war began as a war of independence in a French colony.[3]
The home-run syndrome\'s
most consistent effect is to inflate the list of topics, so that no book will
be rejected by anyone for leaving out a specific item. In my field, physics,
it is commonly observed that each edition is worse than the previous one,
as the pressure for more topics squeezes out the room for honest explanations,
resulting in a cookbook of formulas.

Free Books, But No Open-Source Books

If bad books result from higher prices, free books would seem to be the solution.
Textbooks, besides their intrinsic importance as gateways to industrial-strength
are a good test bed for evaluating innovations in how books are
written and distributed. The authors of math and science textbooks in particular
are unlikely to be intimidated by technology, but their goals and methods are
more representative of the practical approach of authors in general than
in the case of computer manuals and computer science textbooks,
whose authors may be willing to put up with a great deal of pain to be on the
bleeding edge of information technology. When I set out to write my own free physics textbook, I found that it was
quite hard to get any information on how a free book could be done in practice,
and this article is the result of my
attempt at a (completely unscientific)
survey of how free textbooks have actually been done.
Quite a few free math and science textbooks are on the web now,
but interestingly,
none of them seem to have followed the successful, highly publicized, and legally
solid open-source software approach.[11]
In fact, the most highly publicized digital textbooks are based on a model that
is to open source as antimatter is to matter: a dental school[12] has required its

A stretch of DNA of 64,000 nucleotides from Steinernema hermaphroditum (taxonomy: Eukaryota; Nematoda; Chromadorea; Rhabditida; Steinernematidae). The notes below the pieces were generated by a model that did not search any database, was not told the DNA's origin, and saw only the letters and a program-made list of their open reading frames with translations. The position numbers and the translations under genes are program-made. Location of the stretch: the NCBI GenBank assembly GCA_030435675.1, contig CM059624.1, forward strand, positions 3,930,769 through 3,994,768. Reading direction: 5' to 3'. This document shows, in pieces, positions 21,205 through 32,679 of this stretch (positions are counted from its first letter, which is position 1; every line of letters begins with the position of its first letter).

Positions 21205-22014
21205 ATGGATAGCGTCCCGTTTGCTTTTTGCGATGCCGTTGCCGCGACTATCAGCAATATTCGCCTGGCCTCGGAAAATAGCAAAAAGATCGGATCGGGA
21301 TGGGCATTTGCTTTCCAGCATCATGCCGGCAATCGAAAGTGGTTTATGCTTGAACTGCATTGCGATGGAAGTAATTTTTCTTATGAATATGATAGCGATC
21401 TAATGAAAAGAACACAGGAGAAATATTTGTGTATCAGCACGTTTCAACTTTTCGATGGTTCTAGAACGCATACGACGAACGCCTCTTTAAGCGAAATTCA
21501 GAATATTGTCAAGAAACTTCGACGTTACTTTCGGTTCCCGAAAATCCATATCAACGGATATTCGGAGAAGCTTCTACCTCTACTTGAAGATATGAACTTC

students to buy all their books on a single DVD, which
expires and stops working if the students don\'t pay a hefty annual fee!

Does the neglect of the open-source book concept outside the computer arena mean that
there is something intrinsically wrong with the idea of an open-source book? Or does
the rest of the world just not \"get it\" yet? As we\'ll see, the reality is more
complicated than either extreme point of view.

Among the free books I\'ve studied, the one that comes closest to the collaborative
spirit of the open source movement
is the Biophysics Textbook On-Line (BTOL),[8]
in which each chapter has been written by a different
author. The most important reason why the open-source software movement emphasizes
collaboration-building is that the projects they tackle are often simply too big
for the lone-wolf approach. Likewise, the BTOL was written because it
had become apparent that the field was getting so large that the previously standard
text was never going to be updated. When I wrote one of the authors, Lou DeFelice,
to ask how the BTOL folks had been so successful in their community-building, he repled,
\"The BTOL is tied to a Society that already has an established community,
regular meetings, newsletters, etc. We tap into all of this structure.
For example, when a new article is posted we announce it in the Biophysical
Society Newsletter. I would think that other fields might benefit from
endorsement by an established society that already serves the field.\"

The most surprising result of my survey, however, was that there were no books
that were really open source in the sense in which the term is used in the
open-source movement.
The BTOL is collaborative but closed-source.
Some authors have made their source code available,
but none of the source-available
books are collaborations, and they do not
have licensing agreements of the type developed to make sure free
software stays free.

Do We Need Open Source?

Maybe that sounds like a criticism, but I don\'t intend it that way. My own
book, although free, isn\'t even source-available, much less open-source. (This is
mainly because of certain technical and economic issues discussed below.)
But the open-source software model is designed to solve some real problems.
For example, open-software licenses and culture are designed to prevent the
problems that can arise when different people\'s software has to be put together